Wilhelm Friedemann Bach

Wilhelm Friedemann Bach

born on 22/11/1710 in Weimar, Thüringen, Germany

died on 1/7/1784 in Berlin, Berlin, Germany

Wilhelm Friedemann Bach

From Wikipedia, the free encyclopedia.

Wilhelm Friedemann Bach (22 November 1710 – 1 July 1784), the second child and eldest son of Johann Sebastian Bach and Maria Barbara Bach, was a German composer and performer. Despite his acknowledged genius as an organist, improviser and composer, his income and employment were unstable and he died in poverty.


Wilhelm Friedemann (hereafter Friedemann) was born in Weimar, where his father was employed as organist and chamber musician to the Duke of Saxe-Weimar. In July 1720, when Friedemann was nine, his mother Maria Barbara Bach died suddenly; Johann Sebastian Bach remarried in December 1721. J. S. Bach supervised Friedemann's musical education and career with great attention. The graded course of keyboard studies and composition that J. S. Bach provided is documented in the Clavier-Büchlein vor Wilhelm Friedemann Bach (modern spelling: Klavierbüchlein für Wilhelm Friedemann Bach), with entries by both father and son. This education also included (parts of) the French Suites, (Two-Part) Inventions, (Three-Part) Sinfonias (popularly known as "Inventions"), the first volume of The Well-Tempered Clavier, and the six Trio Sonatas for organ. At the age of 16 he went to Merseburg to learn the violin with his teacher Johann Gottlieb Graun.

In addition to his musical training, Friedemann received formal schooling beginning in Weimar. When J.S. Bach took the post of Cantor of the St. Thomas Church in Leipzig (in 1723), he enrolled Friedemann in the associated Thomasschule. (J.S. Bach—who had himself been orphaned at the age of 10—said that he took the position in Leipzig partly because of the educational opportunities it afforded his children). On graduating in 1729, Friedemann enrolled as a law student in Leipzig University, a renowned institution at the time, but later moved on to study law and mathematics at the University of Halle. He maintained a lifelong interest in mathematics, and continued to study it privately during his first job in Dresden.[1]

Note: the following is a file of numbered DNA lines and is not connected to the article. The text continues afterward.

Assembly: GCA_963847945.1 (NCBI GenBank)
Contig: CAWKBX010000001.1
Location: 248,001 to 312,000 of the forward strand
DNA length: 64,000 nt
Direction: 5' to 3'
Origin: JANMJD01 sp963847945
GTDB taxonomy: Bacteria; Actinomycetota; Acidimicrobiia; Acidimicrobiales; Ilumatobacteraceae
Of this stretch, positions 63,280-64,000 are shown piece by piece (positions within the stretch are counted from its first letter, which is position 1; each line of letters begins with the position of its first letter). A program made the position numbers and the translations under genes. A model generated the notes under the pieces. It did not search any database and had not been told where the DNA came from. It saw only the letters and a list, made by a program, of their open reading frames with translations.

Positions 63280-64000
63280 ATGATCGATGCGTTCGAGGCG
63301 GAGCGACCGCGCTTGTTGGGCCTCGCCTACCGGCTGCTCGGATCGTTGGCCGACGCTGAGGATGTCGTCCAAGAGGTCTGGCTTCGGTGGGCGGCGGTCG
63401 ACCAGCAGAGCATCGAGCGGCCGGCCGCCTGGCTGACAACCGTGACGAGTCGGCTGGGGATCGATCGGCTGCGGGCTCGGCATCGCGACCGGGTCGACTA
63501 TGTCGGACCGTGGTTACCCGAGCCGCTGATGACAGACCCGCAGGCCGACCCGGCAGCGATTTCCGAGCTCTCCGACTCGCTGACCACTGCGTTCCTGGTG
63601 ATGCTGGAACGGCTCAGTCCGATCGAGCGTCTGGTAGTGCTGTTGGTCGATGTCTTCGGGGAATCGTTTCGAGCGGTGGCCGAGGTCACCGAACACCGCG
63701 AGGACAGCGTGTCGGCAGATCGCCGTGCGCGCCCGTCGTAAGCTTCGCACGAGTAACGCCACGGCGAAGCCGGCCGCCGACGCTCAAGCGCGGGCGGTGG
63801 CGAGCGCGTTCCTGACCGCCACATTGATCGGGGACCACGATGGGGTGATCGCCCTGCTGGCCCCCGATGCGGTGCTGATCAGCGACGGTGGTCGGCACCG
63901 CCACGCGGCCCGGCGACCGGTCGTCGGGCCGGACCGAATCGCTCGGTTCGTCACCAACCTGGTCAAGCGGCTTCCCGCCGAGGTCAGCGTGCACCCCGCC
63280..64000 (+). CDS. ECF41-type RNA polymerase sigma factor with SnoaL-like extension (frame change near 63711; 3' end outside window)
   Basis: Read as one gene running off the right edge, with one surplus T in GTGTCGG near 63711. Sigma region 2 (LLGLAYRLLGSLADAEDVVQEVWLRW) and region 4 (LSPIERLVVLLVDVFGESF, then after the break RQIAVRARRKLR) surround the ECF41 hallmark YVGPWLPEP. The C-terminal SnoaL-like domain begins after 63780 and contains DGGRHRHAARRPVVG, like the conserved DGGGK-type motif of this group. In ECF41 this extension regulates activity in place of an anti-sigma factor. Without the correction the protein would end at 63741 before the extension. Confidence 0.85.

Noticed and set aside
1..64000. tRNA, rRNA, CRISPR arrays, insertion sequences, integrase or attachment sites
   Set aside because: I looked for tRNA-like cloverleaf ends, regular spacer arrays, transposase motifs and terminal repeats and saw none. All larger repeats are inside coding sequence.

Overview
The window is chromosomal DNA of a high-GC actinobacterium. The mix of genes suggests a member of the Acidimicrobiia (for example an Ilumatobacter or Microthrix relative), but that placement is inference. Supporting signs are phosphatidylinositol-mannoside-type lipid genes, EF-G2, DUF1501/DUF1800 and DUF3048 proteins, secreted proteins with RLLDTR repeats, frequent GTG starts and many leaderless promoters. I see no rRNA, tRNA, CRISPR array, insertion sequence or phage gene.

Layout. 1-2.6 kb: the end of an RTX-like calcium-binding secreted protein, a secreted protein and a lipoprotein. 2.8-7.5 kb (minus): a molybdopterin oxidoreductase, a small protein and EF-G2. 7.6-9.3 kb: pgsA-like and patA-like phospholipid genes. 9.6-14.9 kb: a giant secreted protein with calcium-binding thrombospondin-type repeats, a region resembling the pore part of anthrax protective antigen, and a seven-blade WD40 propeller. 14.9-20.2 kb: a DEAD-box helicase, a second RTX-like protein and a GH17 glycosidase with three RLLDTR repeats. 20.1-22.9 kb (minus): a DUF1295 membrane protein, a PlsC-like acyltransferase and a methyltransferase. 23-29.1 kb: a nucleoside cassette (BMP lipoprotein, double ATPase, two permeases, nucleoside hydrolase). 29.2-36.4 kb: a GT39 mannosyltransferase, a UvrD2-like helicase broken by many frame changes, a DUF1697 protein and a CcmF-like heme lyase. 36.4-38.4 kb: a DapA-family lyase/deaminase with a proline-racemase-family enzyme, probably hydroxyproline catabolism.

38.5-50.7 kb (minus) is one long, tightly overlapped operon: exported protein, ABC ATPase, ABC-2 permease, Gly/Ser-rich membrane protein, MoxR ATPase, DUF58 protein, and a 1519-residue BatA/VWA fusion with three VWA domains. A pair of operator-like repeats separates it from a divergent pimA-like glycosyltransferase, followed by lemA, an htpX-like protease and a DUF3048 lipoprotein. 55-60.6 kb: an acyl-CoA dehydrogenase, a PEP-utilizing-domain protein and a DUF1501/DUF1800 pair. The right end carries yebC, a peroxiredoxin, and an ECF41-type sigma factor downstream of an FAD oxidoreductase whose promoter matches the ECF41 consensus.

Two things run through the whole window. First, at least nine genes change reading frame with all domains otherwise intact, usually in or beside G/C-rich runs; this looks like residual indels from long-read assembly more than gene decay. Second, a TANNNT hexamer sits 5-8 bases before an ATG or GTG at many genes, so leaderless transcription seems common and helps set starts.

Friedemann was appointed in 1733 to the position of organist of the St. Sophia's Church at Dresden. In competing for the post he played a new version of his father’s Prelude and Fugue in G Major, BWV 541. The judge described Friedemann as clearly superior to the other two candidates. He remained a renowned organist throughout his life. Among his many pupils in Dresden was Johann Gottlieb Goldberg, the keyboardist whose name is erroneously enshrined in the popular nickname given to J. S. Bach's 1742 publication, "Aria with Diverse Variations"—that is, "The Goldberg Variations." The scholar Peter Williams has discredited the story which links the work to Goldberg stating that J. S. Bach wrote the work for the Russian Ambassador Count Hermann Carl von Keyserlingk, who would ask his employee, Goldberg, to play variations for him to ward off insomnia. Williams instead has argued that J.S. Bach wrote the variations to provide a display piece for Friedemann.[2]

In 1746 Friedemann became organist of the Liebfrauenkirche at Halle.[1] In 1751, Friedemann married Dorothea Elisabeth Georgi (1721–1791), who was 11 years his junior and who outlived him by seven years. Dorothea was the daughter of a tax collector. The landed estates she inherited caused the family to be placed in a high tax bracket by Halle authorities, who were raising taxes to meet the revenue demands of the Seven Years' War. To raise cash for these payments, she sold part of her property in 1770. The couple produced two sons and a daughter, Friederica Sophia (born in 1757), who was the only one of their offspring to live past infancy. The descendents of Friederica Sophia eventually migrated to Oklahoma.[3]

Friedemann was deeply unhappy in Halle almost from the beginning of his tenure. In 1749 he was involved in a conflict with the Cantor of the Liebfrauenkirche, Gottfried Mittag, who had misappropriated funds that were due to Friedemann. In 1750 the church authorities reprimanded Friedemann for overstaying a leave of absence (he was in Leipzig settling his father's estate). In 1753 he made his first documented attempt to find another post, and thereafter made several others. All these attempts failed. Bach had at least two pupils, Friedrich Wilhelm Rust and Johann Samuel Petri.

In 1762, he negotiated for the post of Kapellmeister to the court of Darmstadt; although he protracted the negotiations for reasons that are opaque to historians and did not actively take the post, he nevertheless was appointed Hofkapellmeister of Hessen-Darmstadt, a title he used in the dedication of his Harpsichord Concerto in E minor.